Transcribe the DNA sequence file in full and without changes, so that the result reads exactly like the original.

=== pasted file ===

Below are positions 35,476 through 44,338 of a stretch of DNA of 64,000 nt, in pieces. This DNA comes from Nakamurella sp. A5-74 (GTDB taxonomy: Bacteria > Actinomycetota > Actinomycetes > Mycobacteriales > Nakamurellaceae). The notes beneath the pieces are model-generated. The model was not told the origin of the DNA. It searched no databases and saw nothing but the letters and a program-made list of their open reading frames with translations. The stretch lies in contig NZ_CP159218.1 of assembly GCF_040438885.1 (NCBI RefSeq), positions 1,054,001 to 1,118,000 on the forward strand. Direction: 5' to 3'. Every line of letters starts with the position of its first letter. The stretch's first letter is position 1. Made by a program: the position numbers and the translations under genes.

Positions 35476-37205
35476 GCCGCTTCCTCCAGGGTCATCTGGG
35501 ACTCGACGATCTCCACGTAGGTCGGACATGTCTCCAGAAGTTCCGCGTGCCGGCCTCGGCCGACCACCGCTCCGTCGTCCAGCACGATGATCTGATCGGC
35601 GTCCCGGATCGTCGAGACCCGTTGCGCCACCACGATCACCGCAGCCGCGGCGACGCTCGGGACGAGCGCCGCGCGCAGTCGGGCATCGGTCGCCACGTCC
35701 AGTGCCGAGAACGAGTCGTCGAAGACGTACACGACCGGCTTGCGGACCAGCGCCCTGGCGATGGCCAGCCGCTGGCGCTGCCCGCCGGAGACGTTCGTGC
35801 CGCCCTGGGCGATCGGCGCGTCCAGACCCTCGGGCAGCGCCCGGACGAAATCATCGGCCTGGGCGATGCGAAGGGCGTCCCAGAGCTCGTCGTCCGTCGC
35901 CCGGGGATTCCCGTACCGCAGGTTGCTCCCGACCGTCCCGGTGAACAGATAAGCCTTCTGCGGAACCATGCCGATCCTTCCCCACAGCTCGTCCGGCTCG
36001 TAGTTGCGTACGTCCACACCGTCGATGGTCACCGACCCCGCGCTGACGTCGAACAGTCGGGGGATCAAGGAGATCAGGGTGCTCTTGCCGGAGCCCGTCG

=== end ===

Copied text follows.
Below are positions 35,476 through 44,338 of a stretch of DNA of 64,000 nt, in pieces. This DNA comes from Nakamurella sp. A5-74 (GTDB taxonomy: Bacteria > Actinomycetota > Actinomycetes > Mycobacteriales > Nakamurellaceae). The notes beneath the pieces are model-generated. The model was not told the origin of the DNA. It searched no databases and saw nothing but the letters and a program-made list of their open reading frames with translations. The stretch lies in contig NZ_CP159218.1 of assembly GCF_040438885.1 (NCBI RefSeq), positions 1,054,001 to 1,118,000 on the forward strand. Direction: 5' to 3'. Every line of letters starts with the position of its first letter. The stretch's first letter is position 1. Made by a program: the position numbers and the translations under genes.

Positions 35476-37205
35476 GCCGCTTCCTCCAGGGTCATCTGGG
35501 ACTCGACGATCTCCACGTAGGTCGGACATGTCTCCAGAAGTTCCGCGTGCCGGCCTCGGCCGACCACCGCTCCGTCGTCCAGCACGATGATCTGATCGGC
35601 GTCCCGGATCGTCGAGACCCGTTGCGCCACCACGATCACCGCAGCCGCGGCGACGCTCGGGACGAGCGCCGCGCGCAGTCGGGCATCGGTCGCCACGTCC
35701 AGTGCCGAGAACGAGTCGTCGAAGACGTACACGACCGGCTTGCGGACCAGCGCCCTGGCGATGGCCAGCCGCTGGCGCTGCCCGCCGGAGACGTTCGTGC
35801 CGCCCTGGGCGATCGGCGCGTCCAGACCCTCGGGCAGCGCCCGGACGAAATCATCGGCCTGGGCGATGCGAAGGGCGTCCCAGAGCTCGTCGTCCGTCGC
35901 CCGGGGATTCCCGTACCGCAGGTTGCTCCCGACCGTCCCGGTGAACAGATAAGCCTTCTGCGGAACCATGCCGATCCTTCCCCACAGCTCGTCCGGCTCG
36001 TAGTTGCGTACGTCCACACCGTCGATGGTCACCGACCCCGCGCTGACGTCGAACAGTCGGGGGATCAAGGAGATCAGGGTGCTCTTGCCGGAGCCCGTCG